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First Responders And The Fight For COVID-19 Workers’ Compensation

Firetruck on the road

The premise behind workers’ compensation is simple. If a worker gets injured or incapacitated while performing their job, workers’ compensation steps in to ease that financial burden of being unable to work. It also helps cover any necessary medical expenses that accrue as a result of the injury or impairment. It would seem simpler than that frontline workers, more specifically first responders, would be covered under workers’ compensation if they contract the coronavirus while performing essential duties. Unfortunately, that is not the case in California… yet.


There is a major push in California right now for Presumptive Workers’ Compensation Coverage for first responders. Firefighters, police officers, and EMS personnel are some of the most highly exposed members of our society at the moment. These brave men and women are often the first people to come in contact with positive COVID-19 cases, many times before the patients even realize they are positive.


California Is Lagging Behind Other States

These states have already recognized first responders’ sacrifices and extensive health dangers they are being exposed to currently:

  • Alaska

  • Illinois

  • Kentucky

  • Florida

  • Minnesota

  • Michigan

  • North Dakota

  • Missouri

  • Washington


Governor Gavin Newsom has not yet addressed this issue as a whole. Instead, he has left the determination up to employers and insurers who can decide whether or not to provide workers’ compensation for COVID-19 on a case-by-case basis. Additionally, these heroes are having to go above and beyond to prove that they contracted the virus while in the line of duty. As if dealing with the multitude of life-threatening symptoms and mitigating the risk of exposure to their own loved ones wasn’t enough, these dedicated first responders are also having to muster the capacity to prove their illness was contracted while serving their community.

Financial Impact To Insurers Is Expected To Be Minimal

Contracting the coronavirus can be detrimental to a person’s health and financial well-being, hence the need for workers’ compensation benefits. However, the impact for insurance companies to pay these benefits is projected to be minimal. Most people who contract the virus will make a recovery without having long-term limitations on their ability to work. It is possible that a small percentage of people will have a permanent partial disability or death, which is even more reason to move forward with coverage. Experts say the potential cost of COVID-19 claims would not exceed the financial capacity of insurers.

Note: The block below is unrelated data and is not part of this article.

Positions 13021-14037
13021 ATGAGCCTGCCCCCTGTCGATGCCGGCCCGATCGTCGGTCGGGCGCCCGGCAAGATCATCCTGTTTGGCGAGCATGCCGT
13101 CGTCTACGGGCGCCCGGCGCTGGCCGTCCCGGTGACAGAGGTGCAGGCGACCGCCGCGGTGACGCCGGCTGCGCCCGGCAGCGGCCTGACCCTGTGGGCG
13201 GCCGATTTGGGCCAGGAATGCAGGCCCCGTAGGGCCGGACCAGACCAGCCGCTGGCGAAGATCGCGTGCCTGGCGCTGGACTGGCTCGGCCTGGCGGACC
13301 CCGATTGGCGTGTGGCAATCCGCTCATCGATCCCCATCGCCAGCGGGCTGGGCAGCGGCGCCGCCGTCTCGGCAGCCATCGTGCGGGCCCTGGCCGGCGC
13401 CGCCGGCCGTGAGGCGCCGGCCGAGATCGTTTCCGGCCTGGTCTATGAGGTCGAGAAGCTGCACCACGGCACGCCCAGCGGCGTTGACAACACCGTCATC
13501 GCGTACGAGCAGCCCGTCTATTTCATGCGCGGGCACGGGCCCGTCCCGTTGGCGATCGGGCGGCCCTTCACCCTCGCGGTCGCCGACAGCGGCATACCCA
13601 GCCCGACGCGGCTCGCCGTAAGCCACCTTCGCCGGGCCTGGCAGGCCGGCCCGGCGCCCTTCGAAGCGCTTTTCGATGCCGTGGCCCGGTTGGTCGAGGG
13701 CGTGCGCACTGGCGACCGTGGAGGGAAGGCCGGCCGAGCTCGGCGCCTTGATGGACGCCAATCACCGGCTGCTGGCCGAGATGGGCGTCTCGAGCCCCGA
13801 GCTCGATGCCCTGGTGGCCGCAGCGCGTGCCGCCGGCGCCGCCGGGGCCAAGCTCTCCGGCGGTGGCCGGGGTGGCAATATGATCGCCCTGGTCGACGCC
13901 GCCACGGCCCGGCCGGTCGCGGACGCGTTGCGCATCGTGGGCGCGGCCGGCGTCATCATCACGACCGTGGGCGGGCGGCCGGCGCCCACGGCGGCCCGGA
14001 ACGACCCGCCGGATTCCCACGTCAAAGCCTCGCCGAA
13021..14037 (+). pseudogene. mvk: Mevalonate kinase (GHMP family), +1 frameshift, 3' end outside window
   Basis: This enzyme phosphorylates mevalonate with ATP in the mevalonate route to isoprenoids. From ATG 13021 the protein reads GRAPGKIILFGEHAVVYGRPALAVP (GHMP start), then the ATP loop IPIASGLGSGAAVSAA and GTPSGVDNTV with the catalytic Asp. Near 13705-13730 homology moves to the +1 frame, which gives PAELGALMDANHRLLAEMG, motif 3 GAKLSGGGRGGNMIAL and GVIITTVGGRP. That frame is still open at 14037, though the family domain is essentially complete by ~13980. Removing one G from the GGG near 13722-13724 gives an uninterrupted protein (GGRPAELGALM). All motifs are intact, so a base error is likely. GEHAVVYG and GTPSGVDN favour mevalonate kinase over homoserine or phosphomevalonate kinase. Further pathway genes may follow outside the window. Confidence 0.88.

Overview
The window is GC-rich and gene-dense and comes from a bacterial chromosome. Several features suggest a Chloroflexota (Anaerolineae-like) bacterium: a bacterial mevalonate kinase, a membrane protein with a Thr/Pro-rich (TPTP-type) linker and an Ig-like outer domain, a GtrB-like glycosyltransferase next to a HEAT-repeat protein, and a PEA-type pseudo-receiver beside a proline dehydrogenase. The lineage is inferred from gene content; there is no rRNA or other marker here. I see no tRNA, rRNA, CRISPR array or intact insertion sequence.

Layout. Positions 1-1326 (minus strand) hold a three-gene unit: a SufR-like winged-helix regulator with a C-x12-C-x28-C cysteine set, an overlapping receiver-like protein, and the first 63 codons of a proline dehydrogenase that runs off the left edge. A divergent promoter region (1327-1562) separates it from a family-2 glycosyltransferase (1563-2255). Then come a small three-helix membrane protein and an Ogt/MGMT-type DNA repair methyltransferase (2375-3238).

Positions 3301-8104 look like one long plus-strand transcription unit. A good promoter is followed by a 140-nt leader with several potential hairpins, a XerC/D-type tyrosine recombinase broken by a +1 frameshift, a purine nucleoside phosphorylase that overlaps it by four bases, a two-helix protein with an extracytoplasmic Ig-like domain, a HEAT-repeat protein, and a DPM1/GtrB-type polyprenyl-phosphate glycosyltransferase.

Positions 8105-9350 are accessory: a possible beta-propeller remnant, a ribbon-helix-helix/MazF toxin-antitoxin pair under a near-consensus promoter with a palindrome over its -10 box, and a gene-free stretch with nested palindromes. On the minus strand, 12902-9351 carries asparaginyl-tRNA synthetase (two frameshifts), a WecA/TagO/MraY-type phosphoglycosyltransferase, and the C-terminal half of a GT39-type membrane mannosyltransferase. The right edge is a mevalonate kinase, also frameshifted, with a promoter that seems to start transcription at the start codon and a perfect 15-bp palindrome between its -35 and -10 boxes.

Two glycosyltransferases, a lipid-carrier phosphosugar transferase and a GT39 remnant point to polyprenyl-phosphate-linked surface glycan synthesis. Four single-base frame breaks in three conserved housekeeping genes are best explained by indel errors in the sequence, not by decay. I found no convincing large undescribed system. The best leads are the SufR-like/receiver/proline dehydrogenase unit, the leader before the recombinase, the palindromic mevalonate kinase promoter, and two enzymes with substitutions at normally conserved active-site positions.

Action Is Needed Now

The time to act is now. Each day that passes without protections for first responders puts the people we all rely on at greater risk. All across the state, first responders have begun contracting the disease. In Santa Rosa, there have been 10 police officers and one firefighter that have confirmed positive cases of COVID-19. In San Jose, the number of firefighters is much higher. This includes longtime Police Detective Marylou Armer who died on March 31st from coronavirus complications.


Even though the majority of coronavirus cases result in recovery, the fact remains that collateral damage is often done by the loss of income and cost of medical bills to treat the illness. It’s important to note that other serious illnesses are already covered under workers’ compensation in California. Tuberculosis, pneumonia, cancer and post-traumatic stress disorder are automatically covered without anyone having to prove that they were contracted as a result of exposures on duty.

The Legislature is on recess until May 4th so it is not clear as to when California lawmakers will be able to fully address these concerns. On the bright side, special committees for COVID-19 response are meeting in the coming days which may help stimulate a solution. Our hometown heroes need us standing behind them now more than ever before. You can read more about the push to help first responders here.